Ever find yourself saying, “Why aren’t I doing what I SAY I want to do? Why do even small things require mega effort? Is it just me? What’s the secret to getting important stuff done in these challenging times?”
One of the things that we don’t talk about enough is how difficult it is to pinpoint priorities and take intentional action on them in times (years!) of protracted distraction and loss. And no, it’s not just you.
This is a time of great resignation from jobs and migration in our society–a time to reimagine work and life.
Do you wonder how progress is made to identify your passion and act on something that matters?
I’ve got a Client Case Study to Show What’s Possible
When Claire came to me for coaching, she was in-between jobs. She was looking to find her career passion, pivot from a current career path, and replace the former source of income by pursuing something she was passionate about.
She knew what she did not want to do but not what she wanted. By the time she completed My Leading True Coaching Program 12 sessions later, she was a solopreneur with an online business.
This is a short summary, told with Claire’s permission, to illustrate what’s possible when time and energy are harnessed for good.
Claire is a highly educated and experienced registered nurse. Her most recent position was in contract work, remotely advising patients. Although she enjoyed the nursing field, she was no longer happy at work.
To Reinvent Your Career, Move the Focus Inward
Claire had become accustomed to focusing externally. What her program and others expected her to do and what others with similar experience were doing. She had been consuming information from self-help books and podcasts but stopped short of applying what she learned.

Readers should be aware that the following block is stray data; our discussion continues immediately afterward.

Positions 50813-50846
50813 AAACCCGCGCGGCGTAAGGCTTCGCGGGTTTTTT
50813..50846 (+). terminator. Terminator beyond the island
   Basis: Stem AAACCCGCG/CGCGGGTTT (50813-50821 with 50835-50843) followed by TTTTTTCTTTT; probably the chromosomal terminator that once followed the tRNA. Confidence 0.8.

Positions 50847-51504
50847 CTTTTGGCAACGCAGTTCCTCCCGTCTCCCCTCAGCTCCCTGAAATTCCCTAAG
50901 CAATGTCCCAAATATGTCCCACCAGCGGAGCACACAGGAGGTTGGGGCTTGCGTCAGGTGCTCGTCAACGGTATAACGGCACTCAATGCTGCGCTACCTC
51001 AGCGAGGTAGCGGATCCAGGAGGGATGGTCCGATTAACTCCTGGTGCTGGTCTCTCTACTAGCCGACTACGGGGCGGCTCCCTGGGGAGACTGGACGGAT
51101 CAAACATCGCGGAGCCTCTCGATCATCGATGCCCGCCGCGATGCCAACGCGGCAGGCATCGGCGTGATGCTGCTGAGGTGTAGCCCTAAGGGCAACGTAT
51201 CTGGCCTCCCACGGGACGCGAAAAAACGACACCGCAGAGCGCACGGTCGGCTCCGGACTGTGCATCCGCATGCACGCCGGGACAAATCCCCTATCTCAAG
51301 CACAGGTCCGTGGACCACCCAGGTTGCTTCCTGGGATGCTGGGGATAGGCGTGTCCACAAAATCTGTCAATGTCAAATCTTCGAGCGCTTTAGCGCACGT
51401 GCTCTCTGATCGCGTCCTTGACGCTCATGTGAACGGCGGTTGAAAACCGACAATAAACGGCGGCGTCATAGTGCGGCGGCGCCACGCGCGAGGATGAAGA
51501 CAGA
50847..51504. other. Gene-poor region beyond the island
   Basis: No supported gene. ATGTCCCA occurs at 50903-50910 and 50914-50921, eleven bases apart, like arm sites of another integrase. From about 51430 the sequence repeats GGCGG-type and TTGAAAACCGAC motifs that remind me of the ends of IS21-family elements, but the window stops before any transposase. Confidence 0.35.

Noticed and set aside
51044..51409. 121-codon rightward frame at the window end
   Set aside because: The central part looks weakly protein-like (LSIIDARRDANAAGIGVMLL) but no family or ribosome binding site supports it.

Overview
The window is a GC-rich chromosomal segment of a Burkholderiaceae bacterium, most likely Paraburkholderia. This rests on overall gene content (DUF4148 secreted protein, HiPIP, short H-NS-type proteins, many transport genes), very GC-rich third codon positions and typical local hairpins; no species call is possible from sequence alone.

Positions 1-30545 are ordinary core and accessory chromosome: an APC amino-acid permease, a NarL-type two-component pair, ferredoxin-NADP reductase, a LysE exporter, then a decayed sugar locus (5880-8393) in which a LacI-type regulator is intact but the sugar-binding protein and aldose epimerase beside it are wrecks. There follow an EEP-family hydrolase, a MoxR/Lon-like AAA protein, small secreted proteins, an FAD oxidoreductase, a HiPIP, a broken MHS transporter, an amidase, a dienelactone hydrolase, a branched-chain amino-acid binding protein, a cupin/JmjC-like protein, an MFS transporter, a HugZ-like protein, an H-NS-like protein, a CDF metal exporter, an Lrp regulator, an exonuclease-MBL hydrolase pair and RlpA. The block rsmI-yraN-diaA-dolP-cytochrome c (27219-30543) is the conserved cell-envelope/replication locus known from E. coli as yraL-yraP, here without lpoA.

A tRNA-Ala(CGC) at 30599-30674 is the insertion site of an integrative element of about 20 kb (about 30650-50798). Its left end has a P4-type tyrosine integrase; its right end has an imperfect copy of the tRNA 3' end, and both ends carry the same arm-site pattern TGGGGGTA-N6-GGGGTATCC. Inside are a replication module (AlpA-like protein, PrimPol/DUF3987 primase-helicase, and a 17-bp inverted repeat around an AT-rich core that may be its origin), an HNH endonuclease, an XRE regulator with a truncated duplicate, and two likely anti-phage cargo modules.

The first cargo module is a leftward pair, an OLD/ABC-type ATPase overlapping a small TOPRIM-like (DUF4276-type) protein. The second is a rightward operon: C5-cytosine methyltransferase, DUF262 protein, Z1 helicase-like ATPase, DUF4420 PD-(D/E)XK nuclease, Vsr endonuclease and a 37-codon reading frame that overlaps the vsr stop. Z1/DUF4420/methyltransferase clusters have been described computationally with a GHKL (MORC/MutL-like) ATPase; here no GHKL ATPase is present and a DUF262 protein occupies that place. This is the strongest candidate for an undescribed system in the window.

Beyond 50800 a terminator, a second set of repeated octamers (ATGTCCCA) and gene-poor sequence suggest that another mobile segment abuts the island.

She began to set aside time to reflect–her choices were meditation and hikes in nature.
Going inward helped reveal how she wanted to feel about the work she did. We examined what kept getting in the way. Things like setting too-high expectations, pleasing others, self-judgment, and limiting beliefs were keeping her from seeing a bigger frame for what was possible.
She started to manage negative thoughts with new tools, concepts, and a powerful reason WHY that fueled her through discomfort and not-yet-knowing. She started to get clues of what felt meaningful and knew she wanted to make the most of her passions and core competencies.
Ask “What Is True?”
The brain’s tendency is to see problems and areas of deficiency. Until we learn to manage it.
Too often, the tendency is to overvalue what others have and undervalue our own strengths and competencies.
Turns out, Claire was undervaluing what she brought to the table.
Objective data help us to see ourselves more clearly. A powerful assessment revealed her conative inclinations (what she takes to doing naturally). It validated her natural strengths to systematize, specify, and educate.
Accountability and Dedication
Claire began with accountability to me as her coach. With field assignments that stretched her in new ways. Within a short time, she transferred that accountability to herself, taking leaps of faith and using daily practices that supported her inquiry and progress. Through trial and error, she learned where to place focused attention. What to repeat or discard. To celebrate wins and show up for herself day after day.
Renewal of Spirit and Creating Impact that Matters
In Claire’s words, she entered coaching with very little insight into how to find out what it is she was passionate about. My prior career was very formulaic and involved little thought and self-discovery. I never considered what it was I am truly passionate about. I realize I have value in the space of mentoring new nurse practitioners who are transitioning into practice. From this discovery, I created an online business, NP for NPs. I’m my own boss and am creating what I love.
I’m so excited for Claire, and all my clients, who are in it to find their way to shine and share their gifts with the world.